What strategies can the School Improvement Team implement to help obtain their goal for improving test scores for students with disabilities by 10%?

Page 8: Monitor the Data

To allow the observation of the consistent strengths, weaknesses, or changes that may occur in the student population, Thurlow, Elliott, and Ysseldyke (2003) list eight important items principals should know about the data report for a particular test.

  1. Teacher at her deskTotal number of students enrolled in the building
  2. Number of students with disabilities enrolled in the building
  3. Number of students taking this grade-level assessment
  4. Number of students with disabilities taking this grade-level assessment
  5. Number of students taking this assessment with accommodation
  6. Types of accommodation provided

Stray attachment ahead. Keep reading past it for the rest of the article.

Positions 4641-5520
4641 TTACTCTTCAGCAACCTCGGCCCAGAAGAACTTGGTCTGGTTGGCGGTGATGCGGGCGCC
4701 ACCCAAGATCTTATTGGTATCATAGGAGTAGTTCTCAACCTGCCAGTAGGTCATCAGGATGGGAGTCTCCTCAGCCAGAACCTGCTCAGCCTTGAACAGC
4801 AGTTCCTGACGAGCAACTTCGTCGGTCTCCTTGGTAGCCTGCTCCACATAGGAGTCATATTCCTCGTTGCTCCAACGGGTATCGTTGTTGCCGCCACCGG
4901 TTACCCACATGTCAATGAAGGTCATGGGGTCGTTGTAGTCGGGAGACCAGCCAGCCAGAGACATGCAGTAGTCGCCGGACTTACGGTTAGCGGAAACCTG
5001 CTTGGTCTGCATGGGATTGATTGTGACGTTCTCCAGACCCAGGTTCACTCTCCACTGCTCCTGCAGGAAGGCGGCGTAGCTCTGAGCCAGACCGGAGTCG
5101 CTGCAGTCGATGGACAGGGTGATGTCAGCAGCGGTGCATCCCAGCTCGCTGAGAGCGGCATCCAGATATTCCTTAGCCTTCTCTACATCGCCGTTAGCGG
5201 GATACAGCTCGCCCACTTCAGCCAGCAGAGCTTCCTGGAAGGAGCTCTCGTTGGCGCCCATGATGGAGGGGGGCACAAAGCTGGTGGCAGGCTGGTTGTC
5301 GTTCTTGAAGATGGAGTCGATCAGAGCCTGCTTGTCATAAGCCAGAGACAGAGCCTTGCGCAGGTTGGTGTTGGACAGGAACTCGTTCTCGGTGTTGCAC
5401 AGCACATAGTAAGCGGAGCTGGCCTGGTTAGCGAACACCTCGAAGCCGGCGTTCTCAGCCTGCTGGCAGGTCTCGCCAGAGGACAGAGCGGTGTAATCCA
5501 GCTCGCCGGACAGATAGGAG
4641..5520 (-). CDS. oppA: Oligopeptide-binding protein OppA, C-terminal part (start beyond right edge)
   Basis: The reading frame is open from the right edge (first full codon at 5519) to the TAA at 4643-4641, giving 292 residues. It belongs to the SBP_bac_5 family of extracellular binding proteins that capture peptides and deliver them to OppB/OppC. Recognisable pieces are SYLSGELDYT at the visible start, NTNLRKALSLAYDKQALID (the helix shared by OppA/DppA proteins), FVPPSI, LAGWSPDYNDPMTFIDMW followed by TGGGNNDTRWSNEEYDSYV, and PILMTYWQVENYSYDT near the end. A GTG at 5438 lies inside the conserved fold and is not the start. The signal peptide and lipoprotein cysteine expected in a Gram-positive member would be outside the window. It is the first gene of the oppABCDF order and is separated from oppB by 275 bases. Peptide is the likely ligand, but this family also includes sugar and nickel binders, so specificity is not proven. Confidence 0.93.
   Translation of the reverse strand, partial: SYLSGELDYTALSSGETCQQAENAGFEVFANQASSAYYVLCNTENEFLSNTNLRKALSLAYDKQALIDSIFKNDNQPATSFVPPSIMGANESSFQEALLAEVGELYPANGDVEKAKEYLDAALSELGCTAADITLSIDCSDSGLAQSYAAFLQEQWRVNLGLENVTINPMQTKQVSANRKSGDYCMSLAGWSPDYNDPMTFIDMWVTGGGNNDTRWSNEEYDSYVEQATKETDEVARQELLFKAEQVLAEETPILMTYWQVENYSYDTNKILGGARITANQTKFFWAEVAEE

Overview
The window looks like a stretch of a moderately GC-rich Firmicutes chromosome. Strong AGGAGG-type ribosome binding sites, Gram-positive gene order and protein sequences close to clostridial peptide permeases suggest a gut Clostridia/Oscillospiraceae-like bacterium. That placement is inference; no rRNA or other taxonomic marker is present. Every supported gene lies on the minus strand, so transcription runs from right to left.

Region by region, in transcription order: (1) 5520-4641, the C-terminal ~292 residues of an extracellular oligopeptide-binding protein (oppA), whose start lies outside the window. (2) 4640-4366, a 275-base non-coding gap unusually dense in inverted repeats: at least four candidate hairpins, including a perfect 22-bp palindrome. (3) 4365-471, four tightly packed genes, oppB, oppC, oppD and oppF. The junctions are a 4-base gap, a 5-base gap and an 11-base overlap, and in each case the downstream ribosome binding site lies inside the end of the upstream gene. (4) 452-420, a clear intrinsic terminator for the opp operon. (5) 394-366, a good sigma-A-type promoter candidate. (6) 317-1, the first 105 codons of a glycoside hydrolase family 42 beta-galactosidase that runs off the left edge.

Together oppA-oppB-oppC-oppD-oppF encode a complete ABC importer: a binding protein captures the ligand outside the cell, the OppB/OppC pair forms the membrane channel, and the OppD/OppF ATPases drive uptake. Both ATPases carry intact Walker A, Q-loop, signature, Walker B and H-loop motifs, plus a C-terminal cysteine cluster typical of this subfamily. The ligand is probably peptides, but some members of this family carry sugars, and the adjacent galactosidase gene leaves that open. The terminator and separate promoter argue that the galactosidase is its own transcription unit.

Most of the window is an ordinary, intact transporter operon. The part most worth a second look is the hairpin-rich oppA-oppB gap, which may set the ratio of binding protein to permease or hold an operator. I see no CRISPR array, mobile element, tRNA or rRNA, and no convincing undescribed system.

7. Number of students with disabilities taking the alternate assessment
  8. Number of students reported as not taking either assessment (documentation to support decision should be provided)

Suggestions for school personnel include:

  • Enforce the learning of all students. This promotes high expectations for all students and helps policy makers, principals, and teachers to help all students to learn at high levels.
  • Help some students by using accommodations that level the playing field when they participate in state or district assessments.
  • Understand that a small percentage of students are not able to participate in general assessments and are therefore administered alternate assessments. These students usually have the most severe disabilities and have a modified curriculum.

For additional information view the following IRIS Module:


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